Wednesday 28 September 2016

Men of Yore: Dr John Flynn

This is another in a series of posts about men from history who have either achieved great things in one form or another by pushing boundaries: either in themselves or in society or science or exploration of some form. Boundary pushing and growth is what men do, it's their nature: to grow and push outwards. We, as men, are the frontiers men, the first to discover/uncover new territory, in a metaphysical sense (i.e. including both material and the immaterial) that is later colonised and 'civilised' by the rest of humanity.
John Flynn, in his early twenties (Source)

John Flynn OBE (25 November 1880 – 5 May 1951) was an Australian Presbyterian minister who founded what became the Royal Flying Doctor Service, the world's first air ambulance.

Always thinking of the needs of those in isolated communities, in September 1910 Flynn published The Bushman's Companion which was distributed free throughout inland Australia. He took up the opportunity to succeed E. E. Baldwin as the Smith of Dunesk Missioner at Beltana, a tiny settlement 500 kilometres north of Adelaide. He was ordained in Adelaide for this work in January 1911. The missioners visited the station properties in a wide radius of Beltana, and their practical and spiritual service was valued in the isolated localities. Flynn used it as an opportunity to look at the potential for something bigger. By 1912, after writing a report for his church superiors on the difficulties of ministering to such a widely scattered population, Flynn was made the first superintendent of the Australian Inland Mission. As well as tending to spiritual matters, Flynn quickly established the need for medical care for residents of the vast Australian outback, and established a number of bush hospitals.[1]  
The Royal Flying Doctors
By 1917, Flynn was already considering the possibility of new technology, such as radio and aircraft, to assist in providing a more useful acute medical service, and then received a letter from an Australian pilot serving in World War I, Clifford Peel, who had heard of Flynn's speculations and outlined the capabilities and costs of then-available planes. This material was published in the church's magazine, the start of Flynn turning his considerable fund-raising talents to the task of establishing a flying medical service. The first flight of the Aerial Medical Service was in 1928 from Cloncurry, Queensland. A museum commemorating the founding of the Royal Flying Doctor Service is located at John Flynn Place in Cloncurry.[2]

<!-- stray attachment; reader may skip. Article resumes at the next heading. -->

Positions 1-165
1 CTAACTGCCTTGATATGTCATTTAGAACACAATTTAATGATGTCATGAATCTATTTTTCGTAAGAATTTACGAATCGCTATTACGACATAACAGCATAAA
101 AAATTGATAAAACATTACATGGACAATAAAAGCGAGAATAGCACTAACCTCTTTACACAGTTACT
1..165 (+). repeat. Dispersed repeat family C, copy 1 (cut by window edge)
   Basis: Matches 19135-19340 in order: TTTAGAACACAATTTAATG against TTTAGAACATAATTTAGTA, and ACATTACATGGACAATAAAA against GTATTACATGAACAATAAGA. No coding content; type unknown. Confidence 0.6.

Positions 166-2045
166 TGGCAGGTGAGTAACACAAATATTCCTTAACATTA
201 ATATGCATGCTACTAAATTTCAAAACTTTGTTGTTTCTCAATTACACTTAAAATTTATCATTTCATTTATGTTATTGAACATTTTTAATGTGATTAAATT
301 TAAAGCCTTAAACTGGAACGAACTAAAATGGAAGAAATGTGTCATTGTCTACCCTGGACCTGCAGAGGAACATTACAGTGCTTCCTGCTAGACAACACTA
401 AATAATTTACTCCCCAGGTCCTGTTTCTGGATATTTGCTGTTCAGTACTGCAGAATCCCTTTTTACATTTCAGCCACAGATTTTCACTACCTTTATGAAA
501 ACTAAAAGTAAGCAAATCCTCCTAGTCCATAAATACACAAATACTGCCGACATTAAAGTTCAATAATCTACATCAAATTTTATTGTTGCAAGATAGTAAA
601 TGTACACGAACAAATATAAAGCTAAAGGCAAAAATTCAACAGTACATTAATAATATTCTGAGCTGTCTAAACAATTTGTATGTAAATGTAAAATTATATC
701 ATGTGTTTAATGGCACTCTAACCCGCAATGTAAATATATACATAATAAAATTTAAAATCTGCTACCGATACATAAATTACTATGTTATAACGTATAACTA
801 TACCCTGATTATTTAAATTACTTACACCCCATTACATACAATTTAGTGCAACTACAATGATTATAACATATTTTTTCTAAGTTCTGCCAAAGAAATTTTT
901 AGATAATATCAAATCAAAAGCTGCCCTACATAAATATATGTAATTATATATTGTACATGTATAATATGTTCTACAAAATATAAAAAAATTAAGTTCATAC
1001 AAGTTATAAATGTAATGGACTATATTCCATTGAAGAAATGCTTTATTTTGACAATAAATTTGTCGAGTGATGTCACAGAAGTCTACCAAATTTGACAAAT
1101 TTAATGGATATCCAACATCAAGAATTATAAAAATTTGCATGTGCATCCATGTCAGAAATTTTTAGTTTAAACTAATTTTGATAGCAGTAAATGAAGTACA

Flynn married the secretary of the AIM, Jean Baird, in 1931 at the relatively advanced age of 51.


One thing you can always depend on is that Aussies will always do things on a big scale: ranches, cattle herds, straight roads, railway networks, post-apocalyptic movies, and ambulance services.  Yep, when you're dealing with a country the size of Oz you need to have an ambulance service on a big scale.  One that can cross a continental country, and fast.  That means that you need an ambulance that can literally fly.  Enter Dr John Flynn and the Royal Flying Doctors.

The Royal Flying Doctors meant (and means) that injured Bruce's and Sheilas who are stranded in the outback thousands of miles from a hospital can get transported from their remote location to a hospital and recieve medical treatment en-route.  That requires thinking on a big scale, and being technically minded enough to utilise the highest-technology medical equipment available.  And that's what Dr John Flynn did: he used the latest technology (airplanes, radio communication and more) to make his Flying Doctors concept a reality.


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